Cannabis Tax Revenues Overtake Wine

As US states legalise cannabis, tax revenues from the drug now already exceed the money they get from alcohol.

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Medical cannabis revenues (Photo: Jose/Adobe Stock)
Medical cannabis revenues (Photo: Jose/Adobe Stock)

When US states began to legalise cannabis, the wine industry reacted in two ways. Some, like the giant brand owner Constellation and the distributor Southern Wines & Spirits, embraced the move and included the newly-legal substance in their business model. Others closed their eyes and hoped it would go away.

Figures revealed by Shanken suggest that one of these reactions was cleverer than the other. In Colorado, where the state has been moderate in its drinks taxation, cannabis brought in $396 million compared to just $53 million from all forms of alcohol. California raked in less than seven times as much from cannabis. The $832m it collected, however, was still just over twice the $415m it got from alcohol.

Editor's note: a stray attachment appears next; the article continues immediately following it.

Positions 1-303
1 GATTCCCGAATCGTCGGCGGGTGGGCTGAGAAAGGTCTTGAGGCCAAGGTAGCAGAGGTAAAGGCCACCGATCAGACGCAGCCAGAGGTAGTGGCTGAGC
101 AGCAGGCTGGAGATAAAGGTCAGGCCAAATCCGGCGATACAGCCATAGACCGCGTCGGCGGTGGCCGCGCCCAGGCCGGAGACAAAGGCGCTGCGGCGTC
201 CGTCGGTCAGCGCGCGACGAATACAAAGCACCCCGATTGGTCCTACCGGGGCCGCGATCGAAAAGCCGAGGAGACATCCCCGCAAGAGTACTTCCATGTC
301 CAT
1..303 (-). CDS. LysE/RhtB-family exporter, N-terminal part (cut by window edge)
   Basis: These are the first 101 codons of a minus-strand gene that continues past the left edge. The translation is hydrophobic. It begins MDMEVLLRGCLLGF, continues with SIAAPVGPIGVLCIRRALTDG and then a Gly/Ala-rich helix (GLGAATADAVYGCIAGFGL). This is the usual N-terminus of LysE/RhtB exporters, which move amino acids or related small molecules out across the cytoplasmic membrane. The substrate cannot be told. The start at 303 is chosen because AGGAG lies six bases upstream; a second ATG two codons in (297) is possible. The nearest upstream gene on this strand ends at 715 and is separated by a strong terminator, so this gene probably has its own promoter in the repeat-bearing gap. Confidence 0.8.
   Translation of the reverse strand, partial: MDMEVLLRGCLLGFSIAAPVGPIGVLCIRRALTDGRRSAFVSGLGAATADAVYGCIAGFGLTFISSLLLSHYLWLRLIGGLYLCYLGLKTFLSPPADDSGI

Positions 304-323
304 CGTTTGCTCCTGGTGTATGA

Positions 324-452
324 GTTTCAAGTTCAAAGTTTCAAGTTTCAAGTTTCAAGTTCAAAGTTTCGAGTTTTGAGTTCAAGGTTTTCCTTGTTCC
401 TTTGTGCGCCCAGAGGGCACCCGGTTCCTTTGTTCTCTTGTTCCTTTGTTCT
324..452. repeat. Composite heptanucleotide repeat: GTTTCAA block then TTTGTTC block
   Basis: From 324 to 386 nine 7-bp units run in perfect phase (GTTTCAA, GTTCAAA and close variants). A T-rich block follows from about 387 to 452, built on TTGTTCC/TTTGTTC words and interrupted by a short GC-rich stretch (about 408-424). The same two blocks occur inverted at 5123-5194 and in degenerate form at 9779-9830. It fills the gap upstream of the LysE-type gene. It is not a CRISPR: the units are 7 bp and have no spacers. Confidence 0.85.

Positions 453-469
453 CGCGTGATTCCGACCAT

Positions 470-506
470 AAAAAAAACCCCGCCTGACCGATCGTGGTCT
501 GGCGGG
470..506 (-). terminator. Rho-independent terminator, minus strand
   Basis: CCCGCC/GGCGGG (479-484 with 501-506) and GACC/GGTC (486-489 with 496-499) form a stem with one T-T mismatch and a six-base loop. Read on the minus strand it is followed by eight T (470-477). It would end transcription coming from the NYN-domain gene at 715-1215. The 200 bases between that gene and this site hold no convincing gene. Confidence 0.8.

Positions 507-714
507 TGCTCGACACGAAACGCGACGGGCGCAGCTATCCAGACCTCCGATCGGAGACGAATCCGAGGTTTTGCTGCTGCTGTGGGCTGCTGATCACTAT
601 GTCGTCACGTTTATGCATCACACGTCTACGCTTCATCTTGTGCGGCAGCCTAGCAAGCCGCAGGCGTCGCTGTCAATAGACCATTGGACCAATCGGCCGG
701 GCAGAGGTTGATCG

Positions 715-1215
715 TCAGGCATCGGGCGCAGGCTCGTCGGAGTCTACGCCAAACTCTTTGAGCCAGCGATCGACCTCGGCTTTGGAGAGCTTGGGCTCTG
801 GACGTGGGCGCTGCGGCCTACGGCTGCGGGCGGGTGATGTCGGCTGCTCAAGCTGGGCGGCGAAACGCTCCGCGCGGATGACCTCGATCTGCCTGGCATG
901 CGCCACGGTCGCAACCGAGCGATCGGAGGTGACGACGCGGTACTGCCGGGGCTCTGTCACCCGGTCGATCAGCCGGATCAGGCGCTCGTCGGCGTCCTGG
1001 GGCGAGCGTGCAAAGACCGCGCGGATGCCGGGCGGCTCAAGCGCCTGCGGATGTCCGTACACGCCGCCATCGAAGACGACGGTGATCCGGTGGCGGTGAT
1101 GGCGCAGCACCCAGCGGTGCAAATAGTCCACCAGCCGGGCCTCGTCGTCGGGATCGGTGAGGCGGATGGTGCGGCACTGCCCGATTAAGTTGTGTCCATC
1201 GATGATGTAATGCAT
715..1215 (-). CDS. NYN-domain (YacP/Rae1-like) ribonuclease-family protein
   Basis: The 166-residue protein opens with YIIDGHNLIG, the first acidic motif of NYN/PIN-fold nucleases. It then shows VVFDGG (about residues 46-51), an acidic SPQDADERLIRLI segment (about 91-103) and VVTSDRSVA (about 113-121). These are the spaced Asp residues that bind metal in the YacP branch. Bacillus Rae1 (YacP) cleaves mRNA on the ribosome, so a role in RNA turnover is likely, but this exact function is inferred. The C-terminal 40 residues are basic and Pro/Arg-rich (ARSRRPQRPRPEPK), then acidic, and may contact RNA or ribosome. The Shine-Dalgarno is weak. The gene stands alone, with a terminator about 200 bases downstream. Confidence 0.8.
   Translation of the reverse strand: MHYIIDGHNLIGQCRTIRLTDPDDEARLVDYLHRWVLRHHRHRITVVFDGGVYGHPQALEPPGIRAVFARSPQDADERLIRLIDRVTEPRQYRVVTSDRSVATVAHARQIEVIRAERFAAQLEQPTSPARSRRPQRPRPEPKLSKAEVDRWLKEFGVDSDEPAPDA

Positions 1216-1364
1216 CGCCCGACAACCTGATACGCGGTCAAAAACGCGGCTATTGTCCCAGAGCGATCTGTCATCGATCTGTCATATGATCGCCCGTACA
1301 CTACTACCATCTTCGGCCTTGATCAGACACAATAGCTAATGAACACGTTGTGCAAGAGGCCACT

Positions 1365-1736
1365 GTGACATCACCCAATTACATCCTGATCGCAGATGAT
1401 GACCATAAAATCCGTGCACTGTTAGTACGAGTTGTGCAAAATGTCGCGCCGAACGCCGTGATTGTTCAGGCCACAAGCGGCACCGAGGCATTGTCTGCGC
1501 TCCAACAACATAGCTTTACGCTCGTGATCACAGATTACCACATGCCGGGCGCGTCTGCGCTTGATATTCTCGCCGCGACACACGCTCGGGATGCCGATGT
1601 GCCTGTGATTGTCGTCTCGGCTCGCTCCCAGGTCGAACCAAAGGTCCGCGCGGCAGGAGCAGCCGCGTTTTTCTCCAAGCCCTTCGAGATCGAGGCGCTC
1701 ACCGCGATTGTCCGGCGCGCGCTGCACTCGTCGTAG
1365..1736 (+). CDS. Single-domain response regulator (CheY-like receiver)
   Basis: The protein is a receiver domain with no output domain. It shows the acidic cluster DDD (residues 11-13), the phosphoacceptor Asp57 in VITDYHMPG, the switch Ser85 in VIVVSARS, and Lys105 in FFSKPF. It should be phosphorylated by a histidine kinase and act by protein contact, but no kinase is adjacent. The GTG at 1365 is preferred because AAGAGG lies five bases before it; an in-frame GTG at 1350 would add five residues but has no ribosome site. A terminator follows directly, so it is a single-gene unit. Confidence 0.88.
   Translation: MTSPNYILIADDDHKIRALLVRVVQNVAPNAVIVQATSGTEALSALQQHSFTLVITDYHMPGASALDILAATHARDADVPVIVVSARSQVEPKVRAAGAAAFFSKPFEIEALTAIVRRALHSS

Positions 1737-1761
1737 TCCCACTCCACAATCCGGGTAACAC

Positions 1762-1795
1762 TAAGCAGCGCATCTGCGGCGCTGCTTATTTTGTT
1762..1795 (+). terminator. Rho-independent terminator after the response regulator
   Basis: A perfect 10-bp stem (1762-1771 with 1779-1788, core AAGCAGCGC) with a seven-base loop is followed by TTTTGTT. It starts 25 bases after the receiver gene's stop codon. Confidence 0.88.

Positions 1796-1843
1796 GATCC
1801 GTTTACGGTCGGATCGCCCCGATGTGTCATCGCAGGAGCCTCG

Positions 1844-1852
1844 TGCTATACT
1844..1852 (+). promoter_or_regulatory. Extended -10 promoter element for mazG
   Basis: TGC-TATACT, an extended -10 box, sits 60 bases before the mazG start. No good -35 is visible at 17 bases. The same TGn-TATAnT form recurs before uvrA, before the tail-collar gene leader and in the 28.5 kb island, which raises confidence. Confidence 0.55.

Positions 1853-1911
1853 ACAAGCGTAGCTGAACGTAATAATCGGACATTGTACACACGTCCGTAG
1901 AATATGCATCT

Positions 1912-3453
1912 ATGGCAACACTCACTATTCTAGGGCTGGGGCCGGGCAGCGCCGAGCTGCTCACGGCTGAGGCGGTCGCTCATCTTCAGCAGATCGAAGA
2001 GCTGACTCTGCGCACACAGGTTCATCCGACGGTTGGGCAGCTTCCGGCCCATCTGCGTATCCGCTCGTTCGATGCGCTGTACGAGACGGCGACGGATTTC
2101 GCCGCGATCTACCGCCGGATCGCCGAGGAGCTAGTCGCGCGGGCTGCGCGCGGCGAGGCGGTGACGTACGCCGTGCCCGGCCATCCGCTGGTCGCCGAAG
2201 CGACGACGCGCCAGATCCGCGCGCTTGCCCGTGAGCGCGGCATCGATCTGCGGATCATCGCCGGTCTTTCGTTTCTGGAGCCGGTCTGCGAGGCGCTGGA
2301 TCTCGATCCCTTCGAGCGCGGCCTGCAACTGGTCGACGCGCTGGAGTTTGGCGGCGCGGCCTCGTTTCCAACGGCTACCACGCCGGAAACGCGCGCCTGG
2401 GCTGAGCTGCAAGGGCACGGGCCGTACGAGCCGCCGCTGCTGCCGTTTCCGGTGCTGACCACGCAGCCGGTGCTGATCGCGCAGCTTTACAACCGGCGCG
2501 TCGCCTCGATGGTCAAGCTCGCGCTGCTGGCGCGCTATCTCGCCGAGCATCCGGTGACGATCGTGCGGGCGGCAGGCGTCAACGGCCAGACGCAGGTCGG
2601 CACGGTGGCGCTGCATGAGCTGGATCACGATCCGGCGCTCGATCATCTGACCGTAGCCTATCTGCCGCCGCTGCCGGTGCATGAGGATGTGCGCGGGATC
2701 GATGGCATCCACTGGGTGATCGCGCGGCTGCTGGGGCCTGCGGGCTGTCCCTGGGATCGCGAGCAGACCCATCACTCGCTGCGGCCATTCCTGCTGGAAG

On average, according to the Institute on Taxation and Economic Policy (ITEP), across all the states where cannabis is legal, taxes last year - including Maine, Michigan, and Oregon where drink still brought in more cash – the drug yielded 20% more revenues than alcohol.

What goes up, however, tends to come down, and ITEP expects federal legalisation and the possibility for residents of one state to buy from another, will lead to lower prices and possibly reduced revenues.

Even so, all of those tax dollars suggest that some businesses are making quite a lot of money out of cannabis – including enterprises that previously relied on drink.



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